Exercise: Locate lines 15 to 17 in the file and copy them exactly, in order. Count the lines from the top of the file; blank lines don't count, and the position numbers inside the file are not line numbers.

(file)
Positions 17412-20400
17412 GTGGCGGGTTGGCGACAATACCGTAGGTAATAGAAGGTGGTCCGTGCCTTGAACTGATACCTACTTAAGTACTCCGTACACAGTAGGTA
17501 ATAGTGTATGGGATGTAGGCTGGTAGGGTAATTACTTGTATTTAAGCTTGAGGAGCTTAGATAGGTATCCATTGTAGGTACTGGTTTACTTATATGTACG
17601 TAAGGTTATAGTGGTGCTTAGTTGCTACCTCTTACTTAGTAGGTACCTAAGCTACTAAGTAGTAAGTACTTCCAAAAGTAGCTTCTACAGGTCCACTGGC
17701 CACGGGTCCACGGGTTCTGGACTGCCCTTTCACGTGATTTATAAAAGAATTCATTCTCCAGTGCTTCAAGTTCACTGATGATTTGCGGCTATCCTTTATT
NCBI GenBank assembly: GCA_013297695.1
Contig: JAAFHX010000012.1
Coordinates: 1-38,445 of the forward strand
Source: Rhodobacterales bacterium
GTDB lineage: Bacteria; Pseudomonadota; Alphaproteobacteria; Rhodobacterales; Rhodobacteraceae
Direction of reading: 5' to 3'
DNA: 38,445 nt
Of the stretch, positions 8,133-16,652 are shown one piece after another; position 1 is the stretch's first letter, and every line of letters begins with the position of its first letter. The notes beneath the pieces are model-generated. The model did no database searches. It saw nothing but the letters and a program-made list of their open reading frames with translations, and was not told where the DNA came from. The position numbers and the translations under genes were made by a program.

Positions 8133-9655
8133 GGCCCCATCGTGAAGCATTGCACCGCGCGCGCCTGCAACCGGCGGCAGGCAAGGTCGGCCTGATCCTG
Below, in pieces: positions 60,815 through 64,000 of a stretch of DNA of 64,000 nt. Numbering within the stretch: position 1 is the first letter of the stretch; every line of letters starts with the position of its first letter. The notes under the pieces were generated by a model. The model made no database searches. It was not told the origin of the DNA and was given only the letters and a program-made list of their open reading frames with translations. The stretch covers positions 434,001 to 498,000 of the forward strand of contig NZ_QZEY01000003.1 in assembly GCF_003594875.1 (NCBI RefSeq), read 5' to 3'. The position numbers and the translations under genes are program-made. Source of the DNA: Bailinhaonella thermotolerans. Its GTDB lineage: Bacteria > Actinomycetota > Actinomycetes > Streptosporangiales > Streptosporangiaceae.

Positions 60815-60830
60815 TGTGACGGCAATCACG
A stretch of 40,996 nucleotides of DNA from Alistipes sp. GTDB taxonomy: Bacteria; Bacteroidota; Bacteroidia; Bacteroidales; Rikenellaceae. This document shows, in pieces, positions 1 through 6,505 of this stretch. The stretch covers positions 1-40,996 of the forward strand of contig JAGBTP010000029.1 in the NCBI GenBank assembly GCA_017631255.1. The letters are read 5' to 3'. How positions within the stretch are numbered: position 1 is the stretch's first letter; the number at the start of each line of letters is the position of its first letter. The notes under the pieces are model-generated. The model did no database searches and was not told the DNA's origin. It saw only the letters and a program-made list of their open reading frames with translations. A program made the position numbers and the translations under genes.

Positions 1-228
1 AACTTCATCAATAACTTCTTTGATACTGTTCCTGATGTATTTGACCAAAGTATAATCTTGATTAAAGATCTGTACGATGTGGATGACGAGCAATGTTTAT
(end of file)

8133 GGCCCCATCGTGAAGCATTGCACCGCGCGCGCCTGCAACCGGCGGCAGGCAAGGTCGGCCTGATCCTG
Below, in pieces: positions 60,815 through 64,000 of a stretch of DNA of 64,000 nt. Numbering within the stretch: position 1 is the first letter of the stretch; every line of letters starts with the position of its first letter. The notes under the pieces were generated by a model. The model made no database searches. It was not told the origin of the DNA and was given only the letters and a program-made list of their open reading frames with translations. The stretch covers positions 434,001 to 498,000 of the forward strand of contig NZ_QZEY01000003.1 in assembly GCF_003594875.1 (NCBI RefSeq), read 5' to 3'. The position numbers and the translations under genes are program-made. Source of the DNA: Bailinhaonella thermotolerans. Its GTDB lineage: Bacteria > Actinomycetota > Actinomycetes > Streptosporangiales > Streptosporangiaceae.

Positions 60815-60830